In the late 1960s, Edwin Locke proposed that intentions to work toward a goal are a major source of work motivation.
Goals tell an employee what needs to be done and how much effort is needed. The evidence strongly supports the value of goals.
Specific hard goals produce a higher level of output than do the generalized goals.
If factors like ability and acceptance of the goals are held constant, we can also state that the more difficult the goal, the higher the level of performance.
People will do better when they get feedback on how well they are progressing toward their goals. Self-generated feedback is more powerful a motivator than externally generated feedback.
The evidence is mixed regarding the superiority of participative over assigned goals. If employees have the opportunity to participate in the setting of their own goals, will they try harder?
A major advantage of participation may be in increasing acceptance.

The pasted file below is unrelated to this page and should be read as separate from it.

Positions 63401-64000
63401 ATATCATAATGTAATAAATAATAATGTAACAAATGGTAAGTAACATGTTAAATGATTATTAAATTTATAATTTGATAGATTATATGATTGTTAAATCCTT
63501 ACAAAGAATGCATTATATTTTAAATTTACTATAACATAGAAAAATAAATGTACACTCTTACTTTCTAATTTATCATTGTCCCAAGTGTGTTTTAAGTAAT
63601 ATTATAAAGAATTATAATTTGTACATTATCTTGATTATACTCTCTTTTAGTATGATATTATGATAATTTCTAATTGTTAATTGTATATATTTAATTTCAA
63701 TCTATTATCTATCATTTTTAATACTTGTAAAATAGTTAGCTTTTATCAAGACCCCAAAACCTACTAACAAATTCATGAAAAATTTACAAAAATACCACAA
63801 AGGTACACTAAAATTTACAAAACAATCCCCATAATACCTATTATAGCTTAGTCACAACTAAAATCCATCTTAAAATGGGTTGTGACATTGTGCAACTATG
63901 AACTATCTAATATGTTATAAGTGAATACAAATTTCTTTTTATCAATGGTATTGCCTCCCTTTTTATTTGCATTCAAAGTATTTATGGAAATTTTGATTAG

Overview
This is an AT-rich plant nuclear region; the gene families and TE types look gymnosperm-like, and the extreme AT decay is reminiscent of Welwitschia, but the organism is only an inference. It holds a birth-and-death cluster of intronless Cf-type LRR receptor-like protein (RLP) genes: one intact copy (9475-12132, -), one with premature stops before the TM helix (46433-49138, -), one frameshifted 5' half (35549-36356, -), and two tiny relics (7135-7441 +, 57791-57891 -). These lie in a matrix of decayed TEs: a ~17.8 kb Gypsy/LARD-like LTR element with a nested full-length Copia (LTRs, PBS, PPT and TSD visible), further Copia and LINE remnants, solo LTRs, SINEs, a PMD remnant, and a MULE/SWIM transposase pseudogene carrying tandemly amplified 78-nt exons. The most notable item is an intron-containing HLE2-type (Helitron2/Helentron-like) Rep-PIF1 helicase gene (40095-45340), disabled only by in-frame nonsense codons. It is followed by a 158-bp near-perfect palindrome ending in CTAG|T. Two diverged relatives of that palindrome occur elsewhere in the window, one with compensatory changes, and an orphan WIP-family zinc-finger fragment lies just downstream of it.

If people participate in goal setting, they are more likely to accept even a difficult goal than if they are arbitrarily assigned it by their boss.
7. There are contingencies in goal-setting theory. In addition to feedback, four other factors
influence the goals-performance relationship.
Goal commitment: Goal-setting theory presupposes that an individual is committed to the goal.
Adequate self-efficacy: Self-efficacy refers to an individual’s belief that he or she is capable of performing a task. The higher your self-efficacy, the more confidence you have in your ability to succeed in a task.
Task characteristics: Individual goal setting does not work equally well on all tasks. Goals seem to have a more substantial effect on performance when tasks are simple, well-learned, and independent.
National culture: Goal-setting theory is culture bound and it is well adapted to North American cultures.
8. Intentions, as articulated in terms of hard and specific goals, are a potent motivating force. However, there is no evidence that such goals are associated with increased job satisfaction.